So Worth Loving

"I have always struggled with my self worth, not necessarily my image, but what I was worth. I constantly wondered what others thought about me. I didn’t love myself, so I wondered how anyone else could love me. This company really helped me realize that I have to love myself in order to love others. I am so wonderfully made. Spread love to everyone."


"I have always struggled with my self worth, not necessarily my image, but what I was worth. I constantly wondered what others thought about me. I didn’t love myself, so I wondered how anyone else could love me. This company really helped me realize that I have to love myself in order to love others. I am so wonderfully made. Spread love to everyone."



Learning To Feel Worthy

You know, a few days ago at a wedding, a friend of mine told me I looked hot. He’s a great friend and although I know that he does not easily say things like this, I honestly can’t say that I believed him. While I said thank you; in my mind I only heard “He’s just saying that to make you feel better. Don’t believe it.

It’s shameful to me. It’s shameful to me that there are days I hear “You’re beautiful” or “You look stunning” or “You’re so smart, you have the world in front of you,” all I hear back are whispers of “you’re not good enough”.

I wish to myself that I wouldn’t feel this way; I pray that I could honestly always believe that I was enough, that I was beautiful enough, smart enough, just enough.

However, even with everything in the world going for me…I doubt.

I doubt a lot.

I write this because I, like many of you, am on a journey. I cannot imagine that a person, like me, who was so loved all her life would struggle so much. I write this because I know that I am one day closer to the end of this journey. I write this because I know somewhere out there, someone else is crying like me.

This post is simple. You and I are worthy of feeling worthy, and until I believe that, every day (not just most days) I will write to you. I will reach out to you, oh precious one who doesn’t love the curve of her stomach, or the freckles on her cheek. To the one who does not believe they are good enough to get whatever job they want, or does not feel that they can take even one step today…I write this to you.

I write for you, for me…for all of us who are on a journey.

It’s okay to be not okay.

It’s perfectly okay to understand that this is just a moment…the tears, the pain, the emotion.

It’s okay to have days like this. It’s okay to cry.

It’s even better to take a breath, understand why you are feeling the way you are, and then move forward. It’s even better, if you’re like me, to put on music that points me to a power higher than myself and rest in that. It’s even better to put on your gear and run, run, run…it’s even better to have a bit of chocolate and then find a friend and tell them that “Today, I’m struggling”.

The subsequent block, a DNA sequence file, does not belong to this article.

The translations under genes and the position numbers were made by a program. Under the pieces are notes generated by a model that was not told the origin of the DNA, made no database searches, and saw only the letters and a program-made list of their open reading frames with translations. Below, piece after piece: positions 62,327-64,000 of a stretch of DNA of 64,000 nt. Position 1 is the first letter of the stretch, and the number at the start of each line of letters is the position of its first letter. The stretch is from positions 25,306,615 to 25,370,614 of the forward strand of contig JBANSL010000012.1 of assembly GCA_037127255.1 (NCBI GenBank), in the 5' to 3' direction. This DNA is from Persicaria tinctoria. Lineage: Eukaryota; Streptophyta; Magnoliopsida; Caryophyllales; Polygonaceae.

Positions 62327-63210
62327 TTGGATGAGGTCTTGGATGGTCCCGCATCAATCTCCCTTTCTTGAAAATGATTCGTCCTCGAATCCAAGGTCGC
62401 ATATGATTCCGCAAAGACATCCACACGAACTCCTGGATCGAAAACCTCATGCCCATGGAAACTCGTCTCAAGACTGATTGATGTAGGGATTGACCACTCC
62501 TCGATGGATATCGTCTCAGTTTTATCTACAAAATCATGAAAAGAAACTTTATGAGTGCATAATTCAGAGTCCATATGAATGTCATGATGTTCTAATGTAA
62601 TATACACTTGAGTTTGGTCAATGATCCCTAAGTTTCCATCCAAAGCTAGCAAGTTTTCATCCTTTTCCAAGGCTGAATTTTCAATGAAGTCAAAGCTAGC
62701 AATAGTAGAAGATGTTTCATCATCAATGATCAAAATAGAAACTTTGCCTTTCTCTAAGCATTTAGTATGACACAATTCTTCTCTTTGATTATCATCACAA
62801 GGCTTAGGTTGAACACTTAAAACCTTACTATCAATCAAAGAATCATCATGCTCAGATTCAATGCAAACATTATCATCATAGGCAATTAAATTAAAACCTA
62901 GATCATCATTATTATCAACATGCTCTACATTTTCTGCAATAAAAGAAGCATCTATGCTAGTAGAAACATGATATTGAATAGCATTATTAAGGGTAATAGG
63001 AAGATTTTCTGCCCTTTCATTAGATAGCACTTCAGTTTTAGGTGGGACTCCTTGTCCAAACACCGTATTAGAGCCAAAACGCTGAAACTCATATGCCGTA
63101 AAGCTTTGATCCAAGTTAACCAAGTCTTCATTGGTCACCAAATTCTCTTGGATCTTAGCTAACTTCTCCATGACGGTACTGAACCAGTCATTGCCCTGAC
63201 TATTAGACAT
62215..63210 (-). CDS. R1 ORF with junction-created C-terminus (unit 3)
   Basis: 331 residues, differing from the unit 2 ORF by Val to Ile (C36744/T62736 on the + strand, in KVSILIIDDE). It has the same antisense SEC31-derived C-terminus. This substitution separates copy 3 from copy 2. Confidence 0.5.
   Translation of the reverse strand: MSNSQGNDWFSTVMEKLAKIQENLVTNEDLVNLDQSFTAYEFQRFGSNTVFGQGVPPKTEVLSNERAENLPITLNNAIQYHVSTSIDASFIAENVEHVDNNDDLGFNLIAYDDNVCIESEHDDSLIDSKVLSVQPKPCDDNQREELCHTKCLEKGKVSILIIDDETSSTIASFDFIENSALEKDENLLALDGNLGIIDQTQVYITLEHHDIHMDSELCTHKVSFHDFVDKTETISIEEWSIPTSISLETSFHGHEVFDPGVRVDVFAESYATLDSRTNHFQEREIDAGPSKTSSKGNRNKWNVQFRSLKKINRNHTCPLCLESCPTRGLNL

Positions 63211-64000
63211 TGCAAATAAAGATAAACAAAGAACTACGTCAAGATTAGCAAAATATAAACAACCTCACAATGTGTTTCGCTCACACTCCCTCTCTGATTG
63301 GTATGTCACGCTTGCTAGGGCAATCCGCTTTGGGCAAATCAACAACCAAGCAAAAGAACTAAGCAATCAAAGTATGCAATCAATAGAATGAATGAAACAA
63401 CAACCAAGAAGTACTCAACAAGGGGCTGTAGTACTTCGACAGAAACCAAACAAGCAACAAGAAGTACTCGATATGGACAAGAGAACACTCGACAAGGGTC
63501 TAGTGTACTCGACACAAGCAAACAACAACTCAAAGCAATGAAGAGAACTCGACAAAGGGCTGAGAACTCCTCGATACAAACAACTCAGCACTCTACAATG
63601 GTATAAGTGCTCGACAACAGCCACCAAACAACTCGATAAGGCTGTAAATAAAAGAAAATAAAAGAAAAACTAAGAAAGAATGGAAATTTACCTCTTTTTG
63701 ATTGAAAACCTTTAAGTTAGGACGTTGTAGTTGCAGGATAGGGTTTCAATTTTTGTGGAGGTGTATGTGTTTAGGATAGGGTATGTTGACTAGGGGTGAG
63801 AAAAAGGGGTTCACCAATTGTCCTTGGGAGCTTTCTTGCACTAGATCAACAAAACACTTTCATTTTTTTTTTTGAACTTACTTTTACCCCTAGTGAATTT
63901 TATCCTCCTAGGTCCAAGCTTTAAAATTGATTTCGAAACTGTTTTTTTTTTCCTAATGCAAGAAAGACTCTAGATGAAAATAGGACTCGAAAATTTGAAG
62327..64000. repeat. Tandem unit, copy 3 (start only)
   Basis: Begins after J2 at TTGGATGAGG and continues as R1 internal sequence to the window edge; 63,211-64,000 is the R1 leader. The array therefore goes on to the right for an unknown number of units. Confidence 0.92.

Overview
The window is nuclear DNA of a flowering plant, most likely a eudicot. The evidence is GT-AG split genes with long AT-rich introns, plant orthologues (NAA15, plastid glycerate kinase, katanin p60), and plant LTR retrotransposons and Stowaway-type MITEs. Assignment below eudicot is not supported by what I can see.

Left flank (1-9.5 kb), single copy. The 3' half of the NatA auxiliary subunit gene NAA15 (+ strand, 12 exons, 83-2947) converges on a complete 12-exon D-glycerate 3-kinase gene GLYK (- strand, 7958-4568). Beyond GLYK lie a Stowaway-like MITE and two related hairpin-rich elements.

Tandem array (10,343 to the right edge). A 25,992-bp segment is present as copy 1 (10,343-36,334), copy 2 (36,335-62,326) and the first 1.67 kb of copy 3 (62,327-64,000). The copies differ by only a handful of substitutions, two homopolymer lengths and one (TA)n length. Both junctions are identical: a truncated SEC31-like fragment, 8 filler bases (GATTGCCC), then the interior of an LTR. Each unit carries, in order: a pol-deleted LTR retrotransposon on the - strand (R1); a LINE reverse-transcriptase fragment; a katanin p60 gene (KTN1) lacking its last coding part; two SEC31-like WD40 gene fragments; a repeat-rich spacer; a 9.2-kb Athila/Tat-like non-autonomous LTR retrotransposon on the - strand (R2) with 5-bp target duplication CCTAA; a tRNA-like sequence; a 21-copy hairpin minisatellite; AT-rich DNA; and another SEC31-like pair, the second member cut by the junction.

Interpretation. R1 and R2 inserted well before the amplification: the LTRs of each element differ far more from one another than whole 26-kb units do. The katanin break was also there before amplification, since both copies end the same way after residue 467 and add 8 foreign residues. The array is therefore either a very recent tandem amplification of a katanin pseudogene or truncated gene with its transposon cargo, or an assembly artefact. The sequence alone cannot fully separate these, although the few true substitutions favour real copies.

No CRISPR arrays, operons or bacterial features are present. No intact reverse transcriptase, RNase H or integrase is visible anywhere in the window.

We’re all going to have days like this…but let them only be moments, then turn around, look in the mirror and know that these moments do not control us, we control them.

We are so worthy of knowing our worth. We are so worth loving.

Written and loved on by Michelle Plett

P.S. If you have a story to tell, don’t hesitate to submit your word-love to You honestly have no clue how many hearts are just like yours, and with that, they need just the same amount of reminders that they are not alone in their struggles. 

I’m Really Good at Beating Myself Up

I graduated from college one year ago. In college I had a strong sense of identity. I had a large and life-giving community of friends, I was well liked and recognized, and I walked around feeling confident and happy.

One year later, I have lost that sense of identity.

It started with graduation. I have always been a competitive person, and it gets me in trouble. When everyone was going off and finding their new awesome adventures or excelling in their new jobs, I panicked. I wanted my Post Grad Life to measure up. I wanted to be doing things others admired. So I got an amazing internship, traveled to four countries, and moved back to my college town to begin a job that fits me perfectly.

On the outside, I had nothing to complain about. Inwardly, I still found myself comparing myself to others, especially the people closest to me. I struggled to find myself and find recognition outside of the community and context of college. And the more I compared myself, the more insecure I became.

About everything.

In wanting to be a leader, I struggled to put others first. In wanting to be accomplished, I struggled to celebrate the accomplishments of others. In trying to become the best version of myself, I began picking apart every single thing I did or said, terrified someone would perceive me in a way I didn’t want them to. In wanting to be so loved, my ability to love others well was crushed.